I have read that some prologues are from the POV that's different than what is most prevalent in the story so the reader feels as if s/he's looking in on the story (like looking through a doorway) before stepping in to it.

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    1. I've taken it offline for now. Based on stats many people never got past that page. I'll continue to work on it to see if I can get it to fit. I have done some rewrites and have edited out some of the more cumbersome bits including refining the bit you mentioned. Thanks very much Glynis.

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  3. First, was it thunder, as in thunder and lightning, or thunderous sounds echoing through the ship from the pounding of the waves? Second, unseen lightning is unseen, not flickering. Torrent of sound, in the context of your story, is redundant. Just say torrent. In the first line, instead of "the ship", insert the ship's name. Give the reader something to get his brain around other than a white ship battling the sea and the storm - which are actually one and the same thing here.
    BTW, there is no nautical term: prow. The pointy end of a ship is the bow.
    The description of some kind of horn is confusing. Like is it the only thing on the deck or is it atop a cabin or wheelhouse? How big? A foghorn? Why not introduce it by having the man blow it for whatever reason, rather than simply state its presence?
    Seems like this may be science fiction. Felwind? A Wanderer above the clouds? You should tip off your reader in the first sentence or two that we're in a make-believe world.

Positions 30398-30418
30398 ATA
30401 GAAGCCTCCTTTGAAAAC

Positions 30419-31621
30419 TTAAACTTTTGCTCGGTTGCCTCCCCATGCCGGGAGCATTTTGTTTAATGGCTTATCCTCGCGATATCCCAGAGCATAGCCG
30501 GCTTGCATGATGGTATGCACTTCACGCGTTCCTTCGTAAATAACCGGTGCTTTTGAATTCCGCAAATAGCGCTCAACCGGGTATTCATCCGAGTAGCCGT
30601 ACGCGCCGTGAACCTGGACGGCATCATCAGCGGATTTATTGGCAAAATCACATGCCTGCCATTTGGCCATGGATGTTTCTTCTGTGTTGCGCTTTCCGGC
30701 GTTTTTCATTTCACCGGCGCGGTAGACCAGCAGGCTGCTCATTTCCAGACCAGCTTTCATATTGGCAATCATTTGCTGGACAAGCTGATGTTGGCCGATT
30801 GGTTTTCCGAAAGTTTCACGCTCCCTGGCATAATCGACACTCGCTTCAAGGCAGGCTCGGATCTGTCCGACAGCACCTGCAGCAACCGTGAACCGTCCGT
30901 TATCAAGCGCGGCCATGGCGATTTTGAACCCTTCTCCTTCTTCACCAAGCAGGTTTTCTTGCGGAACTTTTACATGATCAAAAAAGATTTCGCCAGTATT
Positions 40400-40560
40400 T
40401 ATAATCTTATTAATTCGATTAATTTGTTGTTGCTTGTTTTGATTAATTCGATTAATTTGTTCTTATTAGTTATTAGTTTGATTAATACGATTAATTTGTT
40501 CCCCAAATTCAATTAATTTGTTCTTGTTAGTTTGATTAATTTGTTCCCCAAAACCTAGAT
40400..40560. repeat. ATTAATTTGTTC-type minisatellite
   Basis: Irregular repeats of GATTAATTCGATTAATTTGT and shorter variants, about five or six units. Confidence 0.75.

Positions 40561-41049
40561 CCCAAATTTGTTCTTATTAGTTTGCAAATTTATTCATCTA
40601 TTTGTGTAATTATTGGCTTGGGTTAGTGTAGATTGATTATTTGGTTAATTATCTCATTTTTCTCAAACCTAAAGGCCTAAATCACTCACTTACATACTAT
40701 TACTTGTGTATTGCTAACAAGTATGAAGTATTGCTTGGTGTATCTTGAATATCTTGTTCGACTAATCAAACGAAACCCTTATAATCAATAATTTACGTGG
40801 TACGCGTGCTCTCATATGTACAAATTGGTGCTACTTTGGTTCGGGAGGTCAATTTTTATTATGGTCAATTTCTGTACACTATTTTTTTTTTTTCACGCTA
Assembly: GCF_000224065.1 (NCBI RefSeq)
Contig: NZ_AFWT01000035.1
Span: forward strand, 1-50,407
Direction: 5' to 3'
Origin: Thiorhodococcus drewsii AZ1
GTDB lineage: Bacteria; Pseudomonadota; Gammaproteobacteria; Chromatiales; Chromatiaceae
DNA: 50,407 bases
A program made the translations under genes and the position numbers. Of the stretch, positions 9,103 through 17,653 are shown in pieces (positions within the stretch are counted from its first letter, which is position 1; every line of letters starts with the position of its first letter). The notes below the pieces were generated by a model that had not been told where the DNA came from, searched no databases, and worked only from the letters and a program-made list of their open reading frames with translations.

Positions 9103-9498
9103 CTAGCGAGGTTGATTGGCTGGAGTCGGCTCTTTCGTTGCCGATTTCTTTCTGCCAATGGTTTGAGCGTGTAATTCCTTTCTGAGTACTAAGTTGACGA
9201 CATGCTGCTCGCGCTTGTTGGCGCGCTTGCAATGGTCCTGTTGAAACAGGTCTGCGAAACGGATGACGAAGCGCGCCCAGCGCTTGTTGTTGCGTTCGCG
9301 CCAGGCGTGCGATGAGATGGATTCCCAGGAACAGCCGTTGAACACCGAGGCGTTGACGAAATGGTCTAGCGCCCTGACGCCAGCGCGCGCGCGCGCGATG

Your second paragraph is unnecessary (except for the suggestion of something alive). Just more sea and sky that adds nothing.
    In sum, I agree with Janice: prologues are often skipped over. Follow the advice that newbie authors have been told for decades -- Start your book with the beginning of the story. Backstory doesn't belong in a prologue. Weave it in later!

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    1. Thanks for your comments John. I doing some rewrites and you pointed out a lot of problems I can fix.

      The story will be cross genre I guess a typical fantasy setting in many ways but a scifi enemy will be introduced as the big world shaking event later. I wanted to start to hint at these elements here so when I do reveal it later it sort of makes sense.

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  4. When I edit a book with a prologue, my first question to the author is: Is there no way this material can be included within the body of the book?

    I agree with and appreciate all the points Janice brought forward here and urge this author to follow her leads.

    It can be tough to let go of these explanatory bits that tend to make up a poor prologue; however, as you search for the appropriate spot to incorporate them into the story you may discover that they already exist.

    If you have a bold character in a bold situation that is essential to the story, but cannot be incorporated, you may have a workable prologue. Check out the links Janice provided to sleuth out such potential.

    I don't agree that it's a problem to hook the reader twice. Personally, I don't mind reading a good prologue and don't feel tricked or let down, as I know it's a prologue. My expectations are appropriate, knowing that the story will begin in earnest with chapter 1. A good prologue can whet my reading appetite and urge me forward into the book.

    Obviously, if I enjoy the bold confrontations possible in a god prologue, I will be bored by a prologue filled with overly descriptive passages and vague characters -- or material that does nothing to propel me into chapter 1.

    In the end, Janice's first question is what needs to drive you: What do you gain?

    Thanks to the author for being willing to go on the block.